Edris was singing softly to her baby.

Cenwulf stopped just outside the doorway. Edris was singing softly to her baby, and he hated to interrupt her. It was true what she had said in the beginning about knowing how to sing, and furthermore she had proven herself to be a very good mother, despite not having had the training for it. He had been able to make her happy at least in this: in giving her this little daughter.

“How will you ever get her to sleep if you sing to her, Edris?” he asked after she had finished singing. “She will want to stay awake to hear the entire song.”

'How will you ever get her to sleep if you sing to her, Edris?'

“Then I shall sing her another. Here is Papa, Ardith. Aren’t you happy you didn’t fall asleep and miss him?”

“Why don’t you have a fire?” he asked her. “It is cold today.”

“We only just came in. We were in the bedroom.”

'We only just came in.  We were in the bedroom.'

“Then I shall have the honor of making a fire for the three of you.”

“Is it an honor to do the work of a servant?” she smiled.

He turned to kneel on the hearth. “For thee, it is.”

'For thee, it is.'

“It is rather an honor thou doest to me. But we weren’t expecting thee home so early. We would have had a fire and made the room pleasant beforehand, had we known.”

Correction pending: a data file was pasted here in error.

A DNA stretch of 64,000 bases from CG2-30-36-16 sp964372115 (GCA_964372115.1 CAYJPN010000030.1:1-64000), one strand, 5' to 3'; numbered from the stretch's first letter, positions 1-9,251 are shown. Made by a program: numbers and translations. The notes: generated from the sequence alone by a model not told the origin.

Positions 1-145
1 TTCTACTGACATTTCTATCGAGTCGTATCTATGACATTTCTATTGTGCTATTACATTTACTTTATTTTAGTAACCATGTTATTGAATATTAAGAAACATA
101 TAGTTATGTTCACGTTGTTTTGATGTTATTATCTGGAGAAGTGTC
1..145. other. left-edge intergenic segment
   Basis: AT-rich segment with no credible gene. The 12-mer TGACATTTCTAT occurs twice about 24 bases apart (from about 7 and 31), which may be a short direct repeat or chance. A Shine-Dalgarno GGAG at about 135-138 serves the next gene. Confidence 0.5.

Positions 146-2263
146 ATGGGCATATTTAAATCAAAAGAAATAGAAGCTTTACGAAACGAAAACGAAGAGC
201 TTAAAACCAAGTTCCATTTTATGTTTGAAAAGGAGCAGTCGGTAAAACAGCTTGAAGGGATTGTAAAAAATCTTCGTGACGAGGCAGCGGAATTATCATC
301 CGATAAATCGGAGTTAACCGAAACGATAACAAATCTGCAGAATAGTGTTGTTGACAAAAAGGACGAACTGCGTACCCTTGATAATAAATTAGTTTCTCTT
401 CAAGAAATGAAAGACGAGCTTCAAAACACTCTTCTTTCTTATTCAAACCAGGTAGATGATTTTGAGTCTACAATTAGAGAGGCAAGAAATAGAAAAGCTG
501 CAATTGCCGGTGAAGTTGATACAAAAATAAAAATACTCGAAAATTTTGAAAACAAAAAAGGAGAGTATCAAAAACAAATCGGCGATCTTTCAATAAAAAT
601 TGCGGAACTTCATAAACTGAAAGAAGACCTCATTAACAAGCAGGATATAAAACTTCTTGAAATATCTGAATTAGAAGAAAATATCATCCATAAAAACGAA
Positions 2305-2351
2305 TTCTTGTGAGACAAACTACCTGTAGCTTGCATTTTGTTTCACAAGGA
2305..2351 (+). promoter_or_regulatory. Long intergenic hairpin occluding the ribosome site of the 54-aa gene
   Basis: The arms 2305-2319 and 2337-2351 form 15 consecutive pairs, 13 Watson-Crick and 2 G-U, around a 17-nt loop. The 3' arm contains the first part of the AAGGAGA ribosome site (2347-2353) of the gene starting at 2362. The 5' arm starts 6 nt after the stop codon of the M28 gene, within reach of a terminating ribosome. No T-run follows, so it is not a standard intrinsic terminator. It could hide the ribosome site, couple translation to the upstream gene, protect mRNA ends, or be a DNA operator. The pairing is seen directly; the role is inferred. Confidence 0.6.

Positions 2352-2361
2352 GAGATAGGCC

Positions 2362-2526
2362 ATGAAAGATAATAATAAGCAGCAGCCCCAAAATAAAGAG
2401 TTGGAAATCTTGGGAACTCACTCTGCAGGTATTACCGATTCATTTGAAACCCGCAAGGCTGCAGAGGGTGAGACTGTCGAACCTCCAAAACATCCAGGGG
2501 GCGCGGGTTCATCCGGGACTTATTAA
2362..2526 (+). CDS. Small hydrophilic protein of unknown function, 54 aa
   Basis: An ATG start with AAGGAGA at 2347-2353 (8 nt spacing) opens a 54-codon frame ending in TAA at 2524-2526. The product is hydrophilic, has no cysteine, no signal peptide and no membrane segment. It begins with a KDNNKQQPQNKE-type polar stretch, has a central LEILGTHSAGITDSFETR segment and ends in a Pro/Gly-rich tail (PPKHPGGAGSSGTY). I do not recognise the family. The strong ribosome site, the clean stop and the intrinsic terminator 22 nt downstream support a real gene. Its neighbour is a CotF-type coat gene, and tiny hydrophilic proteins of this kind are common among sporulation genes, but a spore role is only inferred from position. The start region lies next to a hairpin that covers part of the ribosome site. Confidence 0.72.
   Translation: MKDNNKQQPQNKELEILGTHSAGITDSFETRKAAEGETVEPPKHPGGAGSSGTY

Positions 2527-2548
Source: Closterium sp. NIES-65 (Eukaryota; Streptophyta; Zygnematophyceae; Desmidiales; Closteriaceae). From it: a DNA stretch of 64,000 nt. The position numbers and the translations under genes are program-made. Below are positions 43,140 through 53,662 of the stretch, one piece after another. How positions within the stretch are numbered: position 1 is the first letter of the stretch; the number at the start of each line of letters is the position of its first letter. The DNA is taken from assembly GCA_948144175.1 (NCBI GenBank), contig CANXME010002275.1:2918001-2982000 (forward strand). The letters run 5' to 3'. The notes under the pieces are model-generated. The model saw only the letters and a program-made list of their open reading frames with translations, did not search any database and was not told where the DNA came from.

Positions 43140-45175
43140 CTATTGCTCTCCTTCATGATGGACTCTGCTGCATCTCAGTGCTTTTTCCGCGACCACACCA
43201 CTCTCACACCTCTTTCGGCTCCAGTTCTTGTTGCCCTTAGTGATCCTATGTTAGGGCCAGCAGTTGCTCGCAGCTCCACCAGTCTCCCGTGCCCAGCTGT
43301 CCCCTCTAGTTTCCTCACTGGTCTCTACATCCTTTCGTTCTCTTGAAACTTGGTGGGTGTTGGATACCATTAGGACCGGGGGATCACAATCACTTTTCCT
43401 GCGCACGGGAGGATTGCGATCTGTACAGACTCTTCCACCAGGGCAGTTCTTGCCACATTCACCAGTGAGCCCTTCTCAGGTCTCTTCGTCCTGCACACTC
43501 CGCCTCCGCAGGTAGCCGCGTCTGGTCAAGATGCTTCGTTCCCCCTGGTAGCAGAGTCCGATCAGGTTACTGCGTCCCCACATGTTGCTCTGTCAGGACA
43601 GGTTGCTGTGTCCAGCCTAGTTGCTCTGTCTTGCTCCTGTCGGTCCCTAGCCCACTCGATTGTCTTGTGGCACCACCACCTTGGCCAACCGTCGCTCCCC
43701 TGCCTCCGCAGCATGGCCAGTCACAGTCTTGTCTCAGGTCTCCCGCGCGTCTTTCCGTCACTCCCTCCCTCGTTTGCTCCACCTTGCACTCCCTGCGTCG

“Thy presence suffices to make a room pleasant, Edris.”

Their conversations were always thus these days: an exchange of formal compliments that he tried to carry out in her dialect, as a further compliment to her. He saw now that Alred’s gallantries were not the empty trifles he had long imagined them. The same words said without feeling had no more heft and even less force of impact than soap bubbles.

“But not warm,” she said, and he heard the smile in her voice. He thought it a shame that he did not have the heart to smile back at her.

'But not warm.'

“Sigefrith did not feel up to the work we had planned for this afternoon,” he told her, still busy with the fire.


“Harold is not well. He hasn’t been sleeping. Sigefrith, I mean. Well, Harold hasn’t either, for that matter.”

“Is it his teeth?”

“They don’t know. Perhaps. He cries as if he is hungry – and indeed he must be – but when she tries to nurse him, he will suck twice or thrice and then stop and scream as if it hurt him.”

“Oh my.”

“But you’re right. It could be his teeth.”

“Of course that’s all it is. He will be better in a few days.”

“How about this girl?” he asked fondly, standing and returning to the two of them.

'How about this girl?'

Edris passed the baby to him and asked, “When will she start getting teeth?”

“I don’t remember. At about six months or so. The bottom two teeth are the first.” He stopped there, as five pairs of bottom teeth in five smiles came wavering up out of his memory, and then blanked out his view the rest of the world.

Or, no – he had only closed his eyes.

He had only closed his eyes.

It was always a risk to speak of babies in the abstract with Edris. She had so many questions, and all he knew came from his own experience – and he did not wish to go over his own experience any more than necessary.

But Edris did not ask any more questions.

Edris did not ask any more questions.